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Opinion
Leonid Bershidsky

Putin Wins Patriotic Gold in Sochi

The Sochi Winter Olympics may have cost seven times as much as the Vancouver ones four years ago, but they achieved President Vladimir Putin's goal: Russians, including many of his fiercest opponents on both the liberal and nationalist flanks, are now united in a powerful upsurge of patriotism.

The Sochi Winter Olympics may have cost seven times as much as the Vancouver ones four years ago, but they are achieving President Vladimir Putin's goal: Russians, including many of his fiercest opponents, have united in a powerful upsurge of patriotism.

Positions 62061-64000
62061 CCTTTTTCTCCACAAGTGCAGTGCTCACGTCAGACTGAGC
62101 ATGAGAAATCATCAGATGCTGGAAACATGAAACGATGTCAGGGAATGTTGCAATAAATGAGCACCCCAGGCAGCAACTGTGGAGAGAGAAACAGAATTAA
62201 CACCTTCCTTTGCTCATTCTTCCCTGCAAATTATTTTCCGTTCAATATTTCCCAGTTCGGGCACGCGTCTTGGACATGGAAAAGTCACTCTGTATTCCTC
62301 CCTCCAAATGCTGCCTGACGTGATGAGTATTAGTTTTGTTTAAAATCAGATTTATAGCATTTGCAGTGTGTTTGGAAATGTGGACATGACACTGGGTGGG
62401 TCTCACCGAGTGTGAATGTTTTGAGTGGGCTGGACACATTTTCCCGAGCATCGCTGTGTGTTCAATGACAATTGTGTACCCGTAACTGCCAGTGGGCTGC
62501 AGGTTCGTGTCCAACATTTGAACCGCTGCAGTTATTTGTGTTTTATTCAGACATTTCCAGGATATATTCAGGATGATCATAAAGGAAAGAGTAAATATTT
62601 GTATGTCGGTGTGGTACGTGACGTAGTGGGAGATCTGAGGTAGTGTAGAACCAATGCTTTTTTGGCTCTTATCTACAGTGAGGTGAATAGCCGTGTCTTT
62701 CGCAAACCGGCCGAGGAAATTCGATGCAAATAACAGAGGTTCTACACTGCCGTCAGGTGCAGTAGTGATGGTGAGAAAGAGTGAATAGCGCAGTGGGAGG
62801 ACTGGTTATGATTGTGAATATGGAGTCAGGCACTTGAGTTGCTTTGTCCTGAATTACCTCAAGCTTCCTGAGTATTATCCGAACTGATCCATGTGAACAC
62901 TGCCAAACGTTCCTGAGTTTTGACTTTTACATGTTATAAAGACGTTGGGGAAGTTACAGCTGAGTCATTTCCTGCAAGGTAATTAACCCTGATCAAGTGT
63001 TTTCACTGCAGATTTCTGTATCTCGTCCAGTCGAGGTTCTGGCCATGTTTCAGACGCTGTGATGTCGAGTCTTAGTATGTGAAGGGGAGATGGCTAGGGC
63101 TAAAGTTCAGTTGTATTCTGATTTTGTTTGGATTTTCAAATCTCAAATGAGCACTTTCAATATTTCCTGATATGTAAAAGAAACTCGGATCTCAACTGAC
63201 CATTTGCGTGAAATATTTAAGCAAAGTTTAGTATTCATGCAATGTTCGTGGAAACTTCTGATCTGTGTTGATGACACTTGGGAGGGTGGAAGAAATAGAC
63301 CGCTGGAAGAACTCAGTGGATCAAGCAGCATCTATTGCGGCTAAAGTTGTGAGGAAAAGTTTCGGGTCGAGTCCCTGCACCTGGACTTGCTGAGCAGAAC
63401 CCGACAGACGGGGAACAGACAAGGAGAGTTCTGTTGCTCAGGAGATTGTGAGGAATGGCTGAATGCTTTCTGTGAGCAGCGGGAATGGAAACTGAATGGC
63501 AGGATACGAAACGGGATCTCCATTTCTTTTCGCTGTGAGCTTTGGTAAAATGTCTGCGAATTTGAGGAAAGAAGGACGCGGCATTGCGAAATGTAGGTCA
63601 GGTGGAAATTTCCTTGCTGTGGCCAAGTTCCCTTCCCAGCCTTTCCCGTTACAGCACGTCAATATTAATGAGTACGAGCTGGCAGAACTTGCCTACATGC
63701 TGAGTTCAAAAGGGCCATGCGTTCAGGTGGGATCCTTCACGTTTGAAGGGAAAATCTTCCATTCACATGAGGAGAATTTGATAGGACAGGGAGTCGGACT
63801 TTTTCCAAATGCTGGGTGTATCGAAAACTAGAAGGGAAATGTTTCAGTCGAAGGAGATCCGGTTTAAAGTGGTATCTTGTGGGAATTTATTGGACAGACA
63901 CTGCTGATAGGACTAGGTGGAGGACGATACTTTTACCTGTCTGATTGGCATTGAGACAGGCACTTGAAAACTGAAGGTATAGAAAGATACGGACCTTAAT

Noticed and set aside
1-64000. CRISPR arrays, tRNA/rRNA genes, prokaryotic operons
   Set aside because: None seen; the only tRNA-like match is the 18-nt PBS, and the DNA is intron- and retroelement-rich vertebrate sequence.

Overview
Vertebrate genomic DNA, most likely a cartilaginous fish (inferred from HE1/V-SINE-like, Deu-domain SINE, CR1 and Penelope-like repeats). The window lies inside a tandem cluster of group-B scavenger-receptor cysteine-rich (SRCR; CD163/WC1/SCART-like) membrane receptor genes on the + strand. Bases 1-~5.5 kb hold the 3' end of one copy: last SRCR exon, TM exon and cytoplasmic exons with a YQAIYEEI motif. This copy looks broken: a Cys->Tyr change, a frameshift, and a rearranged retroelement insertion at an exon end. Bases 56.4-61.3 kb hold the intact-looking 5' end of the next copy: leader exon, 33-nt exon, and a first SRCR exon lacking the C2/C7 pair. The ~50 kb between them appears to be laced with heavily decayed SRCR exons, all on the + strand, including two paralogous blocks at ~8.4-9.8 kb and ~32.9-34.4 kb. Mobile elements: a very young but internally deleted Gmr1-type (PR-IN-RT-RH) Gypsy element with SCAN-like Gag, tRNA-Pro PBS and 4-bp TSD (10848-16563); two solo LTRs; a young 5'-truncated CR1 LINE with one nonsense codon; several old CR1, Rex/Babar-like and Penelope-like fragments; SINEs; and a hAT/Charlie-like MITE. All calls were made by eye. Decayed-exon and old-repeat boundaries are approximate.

Skepticism about the mammoth effort was widespread before the games started, with many Russians re-posting the scathing comments of Western journalists on Sochi's lack of preparedness. The tide started to turn just as the Olympics were about to open. "The mass Facebook masochism about the shamefulness, absurdity and nastiness of how everything is organized in Sochi is suddenly terribly irritating," novelist Boris Akunin, one of Putin's most vocal opponents, wrote on Facebook. "Is it really such an unmitigated horror?" he went on to ask. "I swear to God, I am not prepared to live by the principle 'If it's bad for Putin, it's good for us'."